Monday, March 20, 2006

And he's got it wrong

"So, you thought the European constitution was dead, did you?” That is the heading of the op-ed in today's Daily Telegraph by Daniel Hannan, Conservative MEP and darling of the Eurosceptic movement.

"Two years from now," he writes, "the European constitution will be in force - certainly de facto and probably de jure, too. Never mind that 15 million Frenchmen and five million swag-bellied Hollanders voted against it. The Eurocrats have worked out a deft way of getting around them."

We then get another thousand words on Hannan’s considered view, a view that is hopelessly superficial and wrong.

In his writing, Hannan argues that the process of integration is carrying on uninterrupted, seeing the EU in the one-dimensional way that so may people do – those who understand a little of it but who have never bothered to get to grips with its subtleties and complexities – or its history.

Thus he writes in his ignorance that the EU was "born out of a reaction against the Second World War, and the plebiscitary democracy that had preceded it", thus claiming that “the EU is based on the notion that "populism" (or "democracy", as you and I call it) is a dangerous thing."

In so doing, he ignores the fact that the concept was born in the aftermath not of the Second, but the First World War and was a reaction to the failures of the League of Nations and its rule by unanimity, which prevented any robust action on contentious issues.

In the 1920s, therefore, Monnet and Salter both sought a construction that would by-pass the unanimity rule, introducing the concept of "qualified majority voting". This would not only enable decisions to be made, but would safeguard the rights of the smaller nations as the weighting in the "qualified" structure would prevent the big nations ganging up on the "dwarfs" and imposing their demands on them.

Thus was born the core philosophy of the "Monnet method", which sought to replace the evil – as Monnet thought – of intergovernmentalism with the more benign doctrine of supranationalism.

Where Hannan gets his analysis wrong is that he fails to recognise that, although the "European Union" as an entity is powering ahead with issues which were introduced in the EU constitution, they are being implemented on an entirely different basis.

The aim of the constitution was to add to the commission's powers, collapsing the so-called "pillar" structure and bringing much of the intergovernmental nature of pillars two and three (Foreign and Security Policy & Justice and Home Affairs) into the maw of the supranational acquis.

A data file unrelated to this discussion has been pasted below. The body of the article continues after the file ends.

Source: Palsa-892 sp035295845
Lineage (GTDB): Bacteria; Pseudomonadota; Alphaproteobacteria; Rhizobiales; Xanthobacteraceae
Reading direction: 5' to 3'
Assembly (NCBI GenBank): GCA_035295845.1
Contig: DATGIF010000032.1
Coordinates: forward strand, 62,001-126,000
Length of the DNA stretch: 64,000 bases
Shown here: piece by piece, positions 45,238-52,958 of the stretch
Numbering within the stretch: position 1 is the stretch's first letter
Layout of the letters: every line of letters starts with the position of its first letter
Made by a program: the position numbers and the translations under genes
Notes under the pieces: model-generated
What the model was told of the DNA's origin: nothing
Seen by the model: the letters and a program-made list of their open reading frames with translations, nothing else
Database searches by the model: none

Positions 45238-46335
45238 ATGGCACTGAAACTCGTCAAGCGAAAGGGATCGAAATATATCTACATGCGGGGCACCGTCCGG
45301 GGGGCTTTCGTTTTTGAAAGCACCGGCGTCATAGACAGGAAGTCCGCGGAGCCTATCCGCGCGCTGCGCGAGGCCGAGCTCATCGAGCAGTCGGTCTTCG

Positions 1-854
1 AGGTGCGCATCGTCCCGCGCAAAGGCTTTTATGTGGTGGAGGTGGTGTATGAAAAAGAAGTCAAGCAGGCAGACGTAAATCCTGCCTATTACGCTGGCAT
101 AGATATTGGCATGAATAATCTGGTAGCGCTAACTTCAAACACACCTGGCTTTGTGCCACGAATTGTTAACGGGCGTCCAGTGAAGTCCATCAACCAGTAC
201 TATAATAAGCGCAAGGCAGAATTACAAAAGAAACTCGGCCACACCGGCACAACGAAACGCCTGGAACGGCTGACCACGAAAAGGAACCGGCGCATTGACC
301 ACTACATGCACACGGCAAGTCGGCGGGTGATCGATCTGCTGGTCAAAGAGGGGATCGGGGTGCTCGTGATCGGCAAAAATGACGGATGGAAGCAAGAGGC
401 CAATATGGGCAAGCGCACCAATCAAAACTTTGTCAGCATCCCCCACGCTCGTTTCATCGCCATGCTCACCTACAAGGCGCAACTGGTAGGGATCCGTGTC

But, with the rejection of the constitution by the Dutch and the French, the "pillars" stand intact. While policies named in the constitution are being added to the Union’s brief, the power is not going to the commission, but the European Council, with the council of ministers increasingly acting as subordinate structures to the Council.

In other words, there has been a fundamental shift in the nature of the EU, with member state governments re-asserting their authority, giving the Council more power. On the other hand, the political power and the authority of the commission is ebbing away. What we are seeing, therefore, is the antithesis of Monnet's supranational integration and a reversion to intergovernmentalism.

This has profound implications. Not least, although the supranational model has massive structural imperfections, in its way it has a systematic element to it. Its proposals are published and their is a structure to their approval, not least through public discussions in the European Parliament. Thus, while we can rarely prevent new measures coming through, at least we know of them and know they are coming.

Not so with the Council route. The Council, of all the EU institutions, is least transparent. There are no structures for its decision-making and there are neither EU nor national mechanisms for scrutiny of its actions. Much of what goes on in Council is neither recorded, witnessed nor understood, letting member states stitch up deals between them, with minimal interference or democratic input.

The upside is that, in it is own way, this structure bears within it the seeds of its own destruction. As Monnet observed, the rule of unanimity does not work on the serious decisions, when national priorities reassert themselves. Already, we have seen this with the Lisbon process - and much else besides - so that little constructive can be expected from the new intergovernmentalism. More likely, the friction engendered by high expectations combined with the inability to deliver, will hasten the demise of the Union.

Not that this needs to trouble the likes of Hannan and his cohort of worshipers. He can continue with his highly-paid drivel and be adored by the many, while the tide of history will find its own level without his help or understanding.

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